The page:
“Carolinian Lights” & Invasive Species

The undulating waves in the sky rise and fall as we take a long walk around fish point and the winery. As I walk with my roommates and our two huskies, we first spot one thick wave above the lake, later another above the dock, then an extraordinarily long one above a tree line between the vineyards. The dark shapes of the islands in the lake match the colour of the ripples in the sky, the vibrant sunset colours highlighting the irregularities. Then, a light humming fills our ears and gets a higher pitch as we get closer to the swarm. We are experiencing the 42⁰ parallel’s version of the Northern Lights. The flies on this island are incredible. Although sometimes bothersome they are an important part of the incredible and biologically rich ecosystem on the island.

Insects are an essential food source for the many species of birds that come here. More birds result in more bird droppings and with it, a great variety of seed deposits.

This is one of the reasons that there is such great biomass diversity on Pelee Island. monarch-caterpillar A large diversity of plants allows for a large diversity of animals. For example, the Monarch caterpillar eats milkweed leaves exclusively and the Giant Swallowtail caterpillar on hop tree leaves.                                                                                                                   Giant Swallowtail (Papilio cresphontes) - caterpillar1

phragmites_stand_summerIn fact, our entire ecosystem is a complicated web connected to each other. A change in one element can upset many others, and it can be all too easy to change nature.One dangerous way to change an ecosystem is through the introduction of invasive species. These are living things brought over from other parts of the world (exotic species) that prosper in the newly introduced landscape resulting in a drastic reduction in suitable environment for native species and thereby decreasing biodiversity. Although some species are introduced intentionally, such as phragmites, which were brought over from Asia as an ornamental plant, that is not always the case. Zebra mussles most likely arrived in the great lakes via an international tanker to which they had stuck, and the emerald ash borer larvae hide in firewood. Since it is so easy to introduce something to a habitat it is important that you pay careful attention.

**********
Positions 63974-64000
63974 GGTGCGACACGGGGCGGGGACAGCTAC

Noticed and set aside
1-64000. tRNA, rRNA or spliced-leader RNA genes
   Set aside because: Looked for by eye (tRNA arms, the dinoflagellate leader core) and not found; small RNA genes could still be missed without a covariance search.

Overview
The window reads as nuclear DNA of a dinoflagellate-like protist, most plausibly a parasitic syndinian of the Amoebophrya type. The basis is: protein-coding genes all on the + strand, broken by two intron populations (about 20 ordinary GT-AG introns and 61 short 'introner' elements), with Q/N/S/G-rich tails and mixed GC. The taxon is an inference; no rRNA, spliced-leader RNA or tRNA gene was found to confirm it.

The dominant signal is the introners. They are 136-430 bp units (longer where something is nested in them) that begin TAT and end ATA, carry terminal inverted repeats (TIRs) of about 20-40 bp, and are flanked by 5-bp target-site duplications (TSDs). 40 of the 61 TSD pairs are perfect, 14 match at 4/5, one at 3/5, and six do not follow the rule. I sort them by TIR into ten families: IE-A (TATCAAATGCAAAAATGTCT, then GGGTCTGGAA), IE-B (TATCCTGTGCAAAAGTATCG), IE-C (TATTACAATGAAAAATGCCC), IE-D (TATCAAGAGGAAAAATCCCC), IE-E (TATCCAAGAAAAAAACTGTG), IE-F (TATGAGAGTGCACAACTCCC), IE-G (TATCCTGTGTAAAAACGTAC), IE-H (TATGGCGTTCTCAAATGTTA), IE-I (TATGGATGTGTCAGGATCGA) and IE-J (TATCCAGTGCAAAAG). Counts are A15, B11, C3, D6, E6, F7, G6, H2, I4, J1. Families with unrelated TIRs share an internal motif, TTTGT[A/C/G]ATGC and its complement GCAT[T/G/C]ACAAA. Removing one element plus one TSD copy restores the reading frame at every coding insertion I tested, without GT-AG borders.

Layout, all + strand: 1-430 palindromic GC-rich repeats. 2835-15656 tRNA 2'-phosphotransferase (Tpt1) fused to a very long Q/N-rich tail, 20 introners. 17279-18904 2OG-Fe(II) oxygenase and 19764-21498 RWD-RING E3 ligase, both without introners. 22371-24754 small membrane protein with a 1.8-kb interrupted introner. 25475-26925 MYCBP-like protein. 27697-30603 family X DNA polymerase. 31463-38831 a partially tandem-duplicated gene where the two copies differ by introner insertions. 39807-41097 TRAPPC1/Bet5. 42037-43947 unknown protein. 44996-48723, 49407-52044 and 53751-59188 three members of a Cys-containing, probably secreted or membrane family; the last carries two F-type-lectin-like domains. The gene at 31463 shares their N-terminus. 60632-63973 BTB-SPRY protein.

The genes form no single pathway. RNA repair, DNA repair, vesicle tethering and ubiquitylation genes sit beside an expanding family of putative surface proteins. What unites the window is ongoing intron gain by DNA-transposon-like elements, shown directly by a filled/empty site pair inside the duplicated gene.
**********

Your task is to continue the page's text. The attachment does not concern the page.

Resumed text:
In conclusion, I would like for everyone to consider the habitat you are entering and think about what the likeliness is that you are going to be distributing a new pest. Invasive species are one of the main factors that decrease biodiversity. Why is a high level of biodiversity important? I think I will leave that for my next blog, so stayed tuned for that and more about flies!